Nail varnish
I bought some Rimmel 60 second nail varnishes and am rotating them for summer; pale blue, peach and an iridescent shell pink. They have surprisingly great lasting power and take only a little while to dry, though 60 seconds is pushing it. Nail varnish as I've said many a time, is one of my ways of treating myself, and when I've my nails done I always feel well groomed. I've had shellac / uv gel applied a few times but I'm not happy about all the UV exposure over time, so prefer to do it myself without the lamp.

Feeling cosy in summer can be done with the simple addition of a scarf (How 1950s does that sentence sound?!). My scarves are great for a spit ' n' polish on the kids faces, and a patterned one shows very little stains ;)  I've been living in a coral one with blue pattern on it (which my boys use as an "invisibility cloak"), and just today bought a cashmere-like blush coloured one which I fully intend to live in for the rest of the summer. Scarves can moonlight as picnic blankets, kids sunshades, wraps to keep your arms warm, hairbands, a baby blanket, a towel in a pinch... you get it. Don't be without them.

I'm not a big one for synthetic fragrances. I own one perfume (discovered on my honeymoon to New York and reminds me of it ever since) and I don't do body spray / deodorant / fabric softeners / air fresheners / pillow sprays. You get the drift. I prefer to open the windows and just wash regularly rather than overload the scents, plus they can mess with your hormones and your kid's too. But I do love the odd scented candle and have recently been gifted a room diffuser oil. I like mainly fruity in summer and spicy (cinnamon apple) in winter. Lighting a candle in the evenings gives a room a lovely homely feel, even in the height of summer. Alternatively you could go for essential oils in a burner or diffuser, or fresh flowers. Our white star jasmine is flowering at the moment on our patio, and the scent of it as you walk past is magic. I think it's really grounding to surround yourself with lively scents (including your gorgeous children's natural scents) and enjoy them mindfully as you go about your day. Stopping to smell the roses and all that.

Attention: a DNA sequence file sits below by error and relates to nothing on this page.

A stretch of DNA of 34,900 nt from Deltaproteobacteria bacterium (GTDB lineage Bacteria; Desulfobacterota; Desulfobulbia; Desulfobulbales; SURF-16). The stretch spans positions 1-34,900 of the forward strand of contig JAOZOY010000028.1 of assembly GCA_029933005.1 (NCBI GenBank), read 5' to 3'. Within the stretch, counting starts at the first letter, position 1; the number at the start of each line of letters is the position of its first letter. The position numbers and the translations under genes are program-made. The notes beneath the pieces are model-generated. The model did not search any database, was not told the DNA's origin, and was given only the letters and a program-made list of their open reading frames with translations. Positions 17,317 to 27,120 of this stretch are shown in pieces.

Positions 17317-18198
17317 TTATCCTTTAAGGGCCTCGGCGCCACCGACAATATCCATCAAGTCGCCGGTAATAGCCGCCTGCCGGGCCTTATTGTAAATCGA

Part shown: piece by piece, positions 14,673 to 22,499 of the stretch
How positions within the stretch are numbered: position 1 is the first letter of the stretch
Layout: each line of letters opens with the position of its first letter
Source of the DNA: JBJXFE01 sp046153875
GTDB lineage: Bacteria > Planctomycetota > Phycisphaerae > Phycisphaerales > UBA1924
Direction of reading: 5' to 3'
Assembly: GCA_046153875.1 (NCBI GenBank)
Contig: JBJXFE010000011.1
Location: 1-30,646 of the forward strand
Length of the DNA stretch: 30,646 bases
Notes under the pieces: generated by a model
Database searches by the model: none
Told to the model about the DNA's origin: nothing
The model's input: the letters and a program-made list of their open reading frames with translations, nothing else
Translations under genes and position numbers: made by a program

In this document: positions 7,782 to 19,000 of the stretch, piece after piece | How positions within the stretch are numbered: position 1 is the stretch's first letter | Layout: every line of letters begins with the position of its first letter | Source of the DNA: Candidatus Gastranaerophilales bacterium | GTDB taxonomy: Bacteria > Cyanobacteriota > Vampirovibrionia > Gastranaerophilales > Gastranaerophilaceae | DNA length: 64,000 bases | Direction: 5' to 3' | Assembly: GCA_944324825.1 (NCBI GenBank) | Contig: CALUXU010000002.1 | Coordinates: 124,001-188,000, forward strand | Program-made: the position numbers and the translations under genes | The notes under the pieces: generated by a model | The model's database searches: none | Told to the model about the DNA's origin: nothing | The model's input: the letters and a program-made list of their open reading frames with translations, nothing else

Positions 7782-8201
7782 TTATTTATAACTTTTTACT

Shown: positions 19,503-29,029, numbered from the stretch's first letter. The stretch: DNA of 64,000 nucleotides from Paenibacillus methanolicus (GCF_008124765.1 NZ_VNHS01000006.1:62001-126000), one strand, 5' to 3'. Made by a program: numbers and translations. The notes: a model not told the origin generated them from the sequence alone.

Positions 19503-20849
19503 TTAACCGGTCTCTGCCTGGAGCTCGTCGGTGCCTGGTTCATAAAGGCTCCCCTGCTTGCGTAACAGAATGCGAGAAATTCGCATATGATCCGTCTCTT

So I hope I've given you some nice ideas for hygge in summer, please add any more ideas below in the comments.

Hope you're enjoying your summer
Nee xx

Friday, 7 July 2017

Life Lately

This week we've just had the end of "Birthday season" as I've come to term the month between early June - early July in our house.
In this month my three kids all turn a year older, my husband, my sister, two nephews, godmother and brother in law do too, and my parents celebrate their wedding anniversary.

I am pretty sentimental, the week before each kid's birthday I start thinking "this is his last Tuesday being x years old", gazing at them while they sleep, taking lots of photos and marking their heights on the doorframe. It's a killer. Though they wreck my head every day I still love them being small and cute and needing me to put on their shoes. Someday not so far away everyone will be able to get themselves a drink of water, get dressed and out the door with not too much fuss.

I'm mourning the baby years already. Our baby turned two this week. She is almost potty trained (by herself, I'm far too lazy to do that for her), she picks out her clothes in the morning, her shoes, brushes her teeth (almost), she's copying everything I do and seems to be growing up with no pauses. In contrast to my eldest, who seemed to need a nudge into every new phase of independence.

I don't know if this is a girl / boy thing, or a 3rd child / 1st child thing, but it's scary fast for me. Our girl goes for a walk pushing her own baby in a pram, "reads" books and navigates YouTube like a pro.

We are definitely done with three, and thanking our lucky stars we have them. I'm turning 40 next year (started this blog 6 years ago this September) and I am eager for the next phase of my life to kick in. I have a taster of it at the moment: working at my dream job at The Wellness Clinic (above) -,  getting time out with friends, picking up new interests, reading new books... and I know I'll have more and more time for myself in the next few years as my kids reach new levels of independence. Despite homeschooling.

Which is going great. We don't take a break for the summer, as our approach is built into our daily lives, we see learning opportunities everywhere. At the breakfast table today we were working out a maths problem as it had featured on a radio interview for example. And everyone gets involved, and everyone learns out of the same activity. Later today we had "golden time" which is a phrase borrowed from my primary school teaching years which originally meant "play what you like for a while" but in our house it means "sit quietly and read a book" and it's working! I sat with Nicholas Nickleby, the first Dickens I've read since my teenage years, my eldest sat with an Enid Blyton from my childhood and the younger boy picked The Cat in the Hat as Dr Seuss is his preferred author at the moment. The 2 year old walked around opening and closing doors, but we got a few good minutes peace and reading time after lunch.